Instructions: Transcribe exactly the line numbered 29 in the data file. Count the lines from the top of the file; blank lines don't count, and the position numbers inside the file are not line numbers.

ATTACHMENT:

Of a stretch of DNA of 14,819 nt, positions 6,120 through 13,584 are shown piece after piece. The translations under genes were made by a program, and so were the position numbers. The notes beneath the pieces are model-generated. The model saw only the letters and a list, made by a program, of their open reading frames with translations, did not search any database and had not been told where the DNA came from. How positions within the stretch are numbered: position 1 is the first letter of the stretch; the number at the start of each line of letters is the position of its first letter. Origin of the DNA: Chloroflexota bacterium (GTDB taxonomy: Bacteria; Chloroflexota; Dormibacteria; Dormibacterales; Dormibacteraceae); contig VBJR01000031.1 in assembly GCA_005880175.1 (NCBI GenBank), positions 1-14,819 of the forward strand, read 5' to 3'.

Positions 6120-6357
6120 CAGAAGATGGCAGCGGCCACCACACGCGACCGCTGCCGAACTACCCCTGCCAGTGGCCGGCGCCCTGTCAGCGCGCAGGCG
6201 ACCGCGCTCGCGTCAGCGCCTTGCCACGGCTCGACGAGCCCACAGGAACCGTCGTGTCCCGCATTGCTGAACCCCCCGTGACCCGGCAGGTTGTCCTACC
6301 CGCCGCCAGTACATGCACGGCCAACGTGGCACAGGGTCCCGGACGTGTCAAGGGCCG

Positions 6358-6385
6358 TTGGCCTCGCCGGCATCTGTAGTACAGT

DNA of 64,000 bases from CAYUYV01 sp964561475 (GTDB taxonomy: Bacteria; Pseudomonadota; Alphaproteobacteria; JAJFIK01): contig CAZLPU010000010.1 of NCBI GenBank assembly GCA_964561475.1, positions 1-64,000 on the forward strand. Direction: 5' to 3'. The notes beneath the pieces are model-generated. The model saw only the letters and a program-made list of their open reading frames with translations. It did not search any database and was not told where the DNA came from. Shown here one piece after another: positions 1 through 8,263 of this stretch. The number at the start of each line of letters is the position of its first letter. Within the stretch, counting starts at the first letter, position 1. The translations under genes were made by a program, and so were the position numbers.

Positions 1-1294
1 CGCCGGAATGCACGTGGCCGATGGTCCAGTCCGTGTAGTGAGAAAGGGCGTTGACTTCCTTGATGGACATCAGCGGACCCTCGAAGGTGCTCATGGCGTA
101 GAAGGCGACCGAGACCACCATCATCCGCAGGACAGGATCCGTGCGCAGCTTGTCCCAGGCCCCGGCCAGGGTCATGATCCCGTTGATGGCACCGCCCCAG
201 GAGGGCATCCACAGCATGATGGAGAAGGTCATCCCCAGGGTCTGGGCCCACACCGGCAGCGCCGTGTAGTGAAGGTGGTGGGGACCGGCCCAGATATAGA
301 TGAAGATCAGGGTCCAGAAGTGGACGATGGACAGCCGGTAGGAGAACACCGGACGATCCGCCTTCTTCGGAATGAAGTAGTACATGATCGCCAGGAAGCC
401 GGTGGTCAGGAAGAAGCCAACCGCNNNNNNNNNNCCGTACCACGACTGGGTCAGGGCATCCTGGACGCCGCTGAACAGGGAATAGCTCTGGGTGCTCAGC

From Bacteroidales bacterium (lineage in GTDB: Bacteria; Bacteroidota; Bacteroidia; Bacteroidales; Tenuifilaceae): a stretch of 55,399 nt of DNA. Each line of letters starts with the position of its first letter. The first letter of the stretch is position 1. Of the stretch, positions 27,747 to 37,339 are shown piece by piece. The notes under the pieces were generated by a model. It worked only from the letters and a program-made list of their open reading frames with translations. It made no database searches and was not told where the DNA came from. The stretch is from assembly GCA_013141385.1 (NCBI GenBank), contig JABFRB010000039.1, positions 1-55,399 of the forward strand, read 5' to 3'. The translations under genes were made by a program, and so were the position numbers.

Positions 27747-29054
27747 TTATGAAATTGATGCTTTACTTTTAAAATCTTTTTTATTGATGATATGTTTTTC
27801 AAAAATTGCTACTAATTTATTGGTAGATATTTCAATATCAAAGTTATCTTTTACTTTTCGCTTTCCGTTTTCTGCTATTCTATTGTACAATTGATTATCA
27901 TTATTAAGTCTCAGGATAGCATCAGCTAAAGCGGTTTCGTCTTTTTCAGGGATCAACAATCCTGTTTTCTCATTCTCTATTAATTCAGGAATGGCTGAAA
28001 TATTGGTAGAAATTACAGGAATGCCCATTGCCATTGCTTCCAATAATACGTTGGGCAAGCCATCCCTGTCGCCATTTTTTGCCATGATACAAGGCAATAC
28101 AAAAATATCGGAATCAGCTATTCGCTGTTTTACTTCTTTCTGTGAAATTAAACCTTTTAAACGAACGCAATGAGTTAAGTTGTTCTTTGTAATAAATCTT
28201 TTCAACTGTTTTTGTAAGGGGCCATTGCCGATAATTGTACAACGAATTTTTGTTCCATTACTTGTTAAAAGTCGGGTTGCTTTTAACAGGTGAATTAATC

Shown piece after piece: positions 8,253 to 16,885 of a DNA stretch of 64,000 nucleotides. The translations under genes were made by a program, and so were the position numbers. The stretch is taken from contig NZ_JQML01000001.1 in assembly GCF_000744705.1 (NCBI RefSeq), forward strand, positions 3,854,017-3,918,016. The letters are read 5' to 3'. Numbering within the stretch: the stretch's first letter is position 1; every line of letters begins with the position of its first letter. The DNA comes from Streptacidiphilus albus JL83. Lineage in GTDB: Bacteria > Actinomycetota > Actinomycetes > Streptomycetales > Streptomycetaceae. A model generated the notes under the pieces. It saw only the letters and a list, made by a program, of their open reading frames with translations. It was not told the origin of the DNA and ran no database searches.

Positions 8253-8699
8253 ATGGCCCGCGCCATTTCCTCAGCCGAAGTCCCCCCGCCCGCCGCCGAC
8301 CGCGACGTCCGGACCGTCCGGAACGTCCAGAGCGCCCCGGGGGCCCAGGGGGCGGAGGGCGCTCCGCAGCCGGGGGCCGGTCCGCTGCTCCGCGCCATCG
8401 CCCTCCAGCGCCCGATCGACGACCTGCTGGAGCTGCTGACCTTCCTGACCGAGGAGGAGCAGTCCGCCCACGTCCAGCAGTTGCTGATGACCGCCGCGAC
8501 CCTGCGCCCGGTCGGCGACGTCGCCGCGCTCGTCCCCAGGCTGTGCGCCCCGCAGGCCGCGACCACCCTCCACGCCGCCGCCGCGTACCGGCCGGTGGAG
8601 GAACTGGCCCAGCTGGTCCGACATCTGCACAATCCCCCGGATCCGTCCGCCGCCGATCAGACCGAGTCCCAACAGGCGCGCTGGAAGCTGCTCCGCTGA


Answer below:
8601 GAACTGGCCCAGCTGGTCCGACATCTGCACAATCCCCCGGATCCGTCCGCCGCCGATCAGACCGAGTCCCAACAGGCGCGCTGGAAGCTGCTCCGCTGA